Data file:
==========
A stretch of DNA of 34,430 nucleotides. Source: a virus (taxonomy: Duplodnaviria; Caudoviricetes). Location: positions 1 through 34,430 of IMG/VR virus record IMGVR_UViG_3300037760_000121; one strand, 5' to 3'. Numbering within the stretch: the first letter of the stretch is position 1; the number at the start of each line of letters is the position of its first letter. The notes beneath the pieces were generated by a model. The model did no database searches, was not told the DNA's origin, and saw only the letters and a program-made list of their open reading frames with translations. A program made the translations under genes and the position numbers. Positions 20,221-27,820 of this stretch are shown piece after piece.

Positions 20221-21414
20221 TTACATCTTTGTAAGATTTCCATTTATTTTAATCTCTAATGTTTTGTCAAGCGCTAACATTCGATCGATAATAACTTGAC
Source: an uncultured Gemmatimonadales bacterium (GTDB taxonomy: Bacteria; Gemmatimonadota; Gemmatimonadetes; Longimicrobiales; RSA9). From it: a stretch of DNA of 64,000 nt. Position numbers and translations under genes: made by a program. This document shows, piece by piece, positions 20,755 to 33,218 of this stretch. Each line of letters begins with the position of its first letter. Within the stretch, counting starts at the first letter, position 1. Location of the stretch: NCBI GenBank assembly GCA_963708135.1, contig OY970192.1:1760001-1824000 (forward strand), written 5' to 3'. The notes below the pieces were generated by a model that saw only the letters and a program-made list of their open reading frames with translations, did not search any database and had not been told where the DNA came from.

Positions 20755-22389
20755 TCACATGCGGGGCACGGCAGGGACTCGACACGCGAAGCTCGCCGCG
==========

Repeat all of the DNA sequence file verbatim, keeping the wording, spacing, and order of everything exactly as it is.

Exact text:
A stretch of DNA of 34,430 nucleotides. Source: a virus (taxonomy: Duplodnaviria; Caudoviricetes). Location: positions 1 through 34,430 of IMG/VR virus record IMGVR_UViG_3300037760_000121; one strand, 5' to 3'. Numbering within the stretch: the first letter of the stretch is position 1; the number at the start of each line of letters is the position of its first letter. The notes beneath the pieces were generated by a model. The model did no database searches, was not told the DNA's origin, and saw only the letters and a program-made list of their open reading frames with translations. A program made the translations under genes and the position numbers. Positions 20,221-27,820 of this stretch are shown piece after piece.

Positions 20221-21414
20221 TTACATCTTTGTAAGATTTCCATTTATTTTAATCTCTAATGTTTTGTCAAGCGCTAACATTCGATCGATAATAACTTGAC
Source: an uncultured Gemmatimonadales bacterium (GTDB taxonomy: Bacteria; Gemmatimonadota; Gemmatimonadetes; Longimicrobiales; RSA9). From it: a stretch of DNA of 64,000 nt. Position numbers and translations under genes: made by a program. This document shows, piece by piece, positions 20,755 to 33,218 of this stretch. Each line of letters begins with the position of its first letter. Within the stretch, counting starts at the first letter, position 1. Location of the stretch: NCBI GenBank assembly GCA_963708135.1, contig OY970192.1:1760001-1824000 (forward strand), written 5' to 3'. The notes below the pieces were generated by a model that saw only the letters and a program-made list of their open reading frames with translations, did not search any database and had not been told where the DNA came from.

Positions 20755-22389
20755 TCACATGCGGGGCACGGCAGGGACTCGACACGCGAAGCTCGCCGCG